DAY THREE: June 1

Session times and locations will be updated as they are confirmed.

FYS Academic Honesty- Mike Fernbacher and FYS Academic Policies and Procedures

Faciliator: Adrian McCleary & Michaler Fernbacher

If you are teaching a First Year Seminar course or a discipline specific course please join this session to learn more about how to create a classroom environment that promotes academic honesty and what to do if your students have violated the UD policiies. Adrian McCleary will join the session as well to help faciliate the session to ensure that all seminars address the common FYS syllabus advisement outcomes ie., drop add periods, last day to withdrawl, and what to do to register for classes.

Using NYTimes.com in the Classroom

Faciliator: Michael Mooney

The New York Times is available to all UD faculty, staff, and students, provided by the UD Libraries. This access enables students and faculty to engage with The Times’ world-class journalism anytime, anywhere. This workshop will provide examples of how NYTimes has been incorporated into the curriculum at other institutions, and will introduce tools and features available at NYTimes.com including:

  • Times Topics, an organized collection of news and archival info by topic or country
  • Times Machine, historical archives dating back to 1851
  • The New York Times in Education Learning website and our discipline specific resources

Introduction to CIRTL Research Projects

Faciliator: Fajardo & Allen

For the more advanced levels of CIRTL accomplishment, students must complete a Teaching As Research (TAR) project. This session will provide an overview of TAR projects, including available resources and expectations. CIRTL mentors will be available to help attendees begin planning or brainstorming TAR project ideas and plans.

Digital Storytelling: Crafting an Audio Assignment for your Course

Faciliator: Nico Carver, Nancy Karibijanian

In this session, you will learn about some of the benefits of assigning an audio project (podcast, news story, recorded interview, etc.) and how you can craft the assignment for student success. The presenters will cover lessons learned from Ms. Karibjanian’s Broadcast Newswriting course where students learn how to critically analyze new sources and create their own polished news stories that air on WVUD. In addition to learning how to create an assignment for your course, you will be introduced to some of the equipment and software available to your students through the Library’s Student Multimedia Design Center.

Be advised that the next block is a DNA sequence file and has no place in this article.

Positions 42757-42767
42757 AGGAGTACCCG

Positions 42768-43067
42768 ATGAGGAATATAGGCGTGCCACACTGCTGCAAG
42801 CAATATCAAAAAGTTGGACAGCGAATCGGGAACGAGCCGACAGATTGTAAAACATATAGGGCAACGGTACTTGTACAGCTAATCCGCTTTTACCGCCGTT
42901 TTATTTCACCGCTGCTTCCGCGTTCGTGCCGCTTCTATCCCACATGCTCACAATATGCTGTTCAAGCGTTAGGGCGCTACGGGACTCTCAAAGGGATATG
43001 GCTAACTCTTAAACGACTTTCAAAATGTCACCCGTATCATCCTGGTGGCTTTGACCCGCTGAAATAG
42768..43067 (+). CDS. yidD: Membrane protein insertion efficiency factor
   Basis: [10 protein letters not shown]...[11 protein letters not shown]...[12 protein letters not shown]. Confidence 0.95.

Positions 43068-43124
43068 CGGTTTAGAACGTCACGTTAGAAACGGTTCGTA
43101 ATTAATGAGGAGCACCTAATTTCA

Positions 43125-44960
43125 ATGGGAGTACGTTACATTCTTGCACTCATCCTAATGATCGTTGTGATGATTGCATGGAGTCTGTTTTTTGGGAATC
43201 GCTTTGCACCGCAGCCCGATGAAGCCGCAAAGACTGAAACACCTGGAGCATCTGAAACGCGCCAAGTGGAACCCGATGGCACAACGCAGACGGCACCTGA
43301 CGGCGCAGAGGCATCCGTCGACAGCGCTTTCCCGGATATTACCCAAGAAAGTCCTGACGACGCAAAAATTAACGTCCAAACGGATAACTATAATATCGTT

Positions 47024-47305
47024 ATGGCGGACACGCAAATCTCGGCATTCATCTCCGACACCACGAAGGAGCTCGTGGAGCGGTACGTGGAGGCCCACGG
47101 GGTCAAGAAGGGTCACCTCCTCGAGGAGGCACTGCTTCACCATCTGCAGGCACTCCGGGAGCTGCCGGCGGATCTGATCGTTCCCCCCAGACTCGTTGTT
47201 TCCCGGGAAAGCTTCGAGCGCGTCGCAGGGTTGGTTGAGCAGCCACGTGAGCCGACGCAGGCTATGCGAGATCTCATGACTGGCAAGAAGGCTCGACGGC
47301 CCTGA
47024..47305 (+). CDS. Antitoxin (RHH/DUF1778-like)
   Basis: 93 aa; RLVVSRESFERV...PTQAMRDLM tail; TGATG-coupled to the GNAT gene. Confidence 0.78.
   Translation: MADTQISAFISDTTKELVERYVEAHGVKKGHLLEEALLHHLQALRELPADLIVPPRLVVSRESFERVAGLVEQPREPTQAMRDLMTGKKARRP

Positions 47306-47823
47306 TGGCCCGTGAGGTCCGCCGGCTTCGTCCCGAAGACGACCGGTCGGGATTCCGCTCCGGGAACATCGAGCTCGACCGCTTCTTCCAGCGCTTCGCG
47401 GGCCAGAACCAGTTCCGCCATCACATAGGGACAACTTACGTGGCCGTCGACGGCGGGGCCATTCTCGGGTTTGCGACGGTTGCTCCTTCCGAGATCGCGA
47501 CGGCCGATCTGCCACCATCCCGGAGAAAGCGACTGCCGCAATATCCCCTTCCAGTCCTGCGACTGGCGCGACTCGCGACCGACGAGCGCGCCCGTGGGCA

“Teaching with archives using digital methods and technologies “

Faciliator: Jesse Erickson

This session will focus on the possibilities for using digital technology to facilitate courses that include work with archival resources and primary source materials. Topics covered will include an introduction to the underlying concepts of special collections educational outreach and digital pedagogy, examples of how these concepts operate in practice, and ideas for future projects that could build upon this kind of work.

Digital Humanities Breakout Session: Network, Connect, Inquire

Faciliator: Tracy Jentzsch, Mills Kelly & Library Staff

This session will provide an opportunity to further explore the ideas in Dr. Kelly’s keynote address with those who have been involved in designing and teaching digital humanities projects here at UD.

Moving Your Course from Sakai to Canvas

Faciliator: Nancy O’Laughlin

Timing is everything. If you have been thinking about moving from Sakai to Canvas, let us share with you why it is a good idea and what is involved. Summer might be the perfect time to make the switch.

Understanding your Curriculum: General Education Curricular Maps

Faciliator: Kevin Guidry

The university senate General Education Committee and CTAL have collaborated with UD faculty in all undergraduate programs to create maps that link courses to the General Education objectives. This session will introduce those maps and help faculty use them to understand their curricula from a General Education perspective.

Designing Presentations for Learning–In Class and Online

Faciliator: Paul Hyde & Erin Sicuranza

This session will explore key concepts for designing effective presentations and will introduce different approaches for classroom vs. online presentations. Building upon educational and cognitive research, specific techniques will be illustrated. Participants will focus on presentation methods that foster understandable and memorable learning experiences. The session will end with a reflection on how participants might apply these techniques to enhance their own presentations.

[Keynote] Trails, Traces, and Teaching in the Digital Age

Faciliator: Mills Kelly

Teaching and learning in an era of digital abundance turn out to be much more difficult for us and our students than we expected. How can we meet our students where they are, give them the tools they need to make their way through the dense forest of information available at their fingertips, and be true to our disciplinary values all at the same time? This talk will challenge participants to combine the essential literacies of their disciplines with what we know about how students use digital information to make sense of their worlds.